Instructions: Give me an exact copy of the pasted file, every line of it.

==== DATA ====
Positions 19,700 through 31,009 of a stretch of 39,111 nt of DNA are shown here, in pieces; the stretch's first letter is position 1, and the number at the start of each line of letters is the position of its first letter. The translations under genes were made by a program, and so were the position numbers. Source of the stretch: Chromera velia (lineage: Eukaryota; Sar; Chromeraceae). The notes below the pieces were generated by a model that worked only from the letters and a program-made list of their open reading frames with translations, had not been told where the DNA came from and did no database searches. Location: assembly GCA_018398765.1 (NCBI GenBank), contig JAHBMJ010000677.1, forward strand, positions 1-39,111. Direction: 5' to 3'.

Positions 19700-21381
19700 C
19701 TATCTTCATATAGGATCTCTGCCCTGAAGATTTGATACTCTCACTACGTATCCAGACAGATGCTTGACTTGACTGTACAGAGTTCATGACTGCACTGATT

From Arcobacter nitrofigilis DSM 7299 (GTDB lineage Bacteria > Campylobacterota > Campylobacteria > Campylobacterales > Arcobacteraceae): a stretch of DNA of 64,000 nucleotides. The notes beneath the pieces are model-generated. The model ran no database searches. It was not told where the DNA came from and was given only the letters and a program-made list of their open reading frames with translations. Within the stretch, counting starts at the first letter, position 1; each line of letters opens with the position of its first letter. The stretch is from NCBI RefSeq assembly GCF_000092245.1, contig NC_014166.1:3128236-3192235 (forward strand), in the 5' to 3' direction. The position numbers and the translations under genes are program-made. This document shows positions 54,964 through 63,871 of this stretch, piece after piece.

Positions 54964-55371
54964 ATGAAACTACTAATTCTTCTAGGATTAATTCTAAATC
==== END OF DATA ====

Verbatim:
Positions 19,700 through 31,009 of a stretch of 39,111 nt of DNA are shown here, in pieces; the stretch's first letter is position 1, and the number at the start of each line of letters is the position of its first letter. The translations under genes were made by a program, and so were the position numbers. Source of the stretch: Chromera velia (lineage: Eukaryota; Sar; Chromeraceae). The notes below the pieces were generated by a model that worked only from the letters and a program-made list of their open reading frames with translations, had not been told where the DNA came from and did no database searches. Location: assembly GCA_018398765.1 (NCBI GenBank), contig JAHBMJ010000677.1, forward strand, positions 1-39,111. Direction: 5' to 3'.

Positions 19700-21381
19700 C
19701 TATCTTCATATAGGATCTCTGCCCTGAAGATTTGATACTCTCACTACGTATCCAGACAGATGCTTGACTTGACTGTACAGAGTTCATGACTGCACTGATT

From Arcobacter nitrofigilis DSM 7299 (GTDB lineage Bacteria > Campylobacterota > Campylobacteria > Campylobacterales > Arcobacteraceae): a stretch of DNA of 64,000 nucleotides. The notes beneath the pieces are model-generated. The model ran no database searches. It was not told where the DNA came from and was given only the letters and a program-made list of their open reading frames with translations. Within the stretch, counting starts at the first letter, position 1; each line of letters opens with the position of its first letter. The stretch is from NCBI RefSeq assembly GCF_000092245.1, contig NC_014166.1:3128236-3192235 (forward strand), in the 5' to 3' direction. The position numbers and the translations under genes are program-made. This document shows positions 54,964 through 63,871 of this stretch, piece after piece.

Positions 54964-55371
54964 ATGAAACTACTAATTCTTCTAGGATTAATTCTAAATC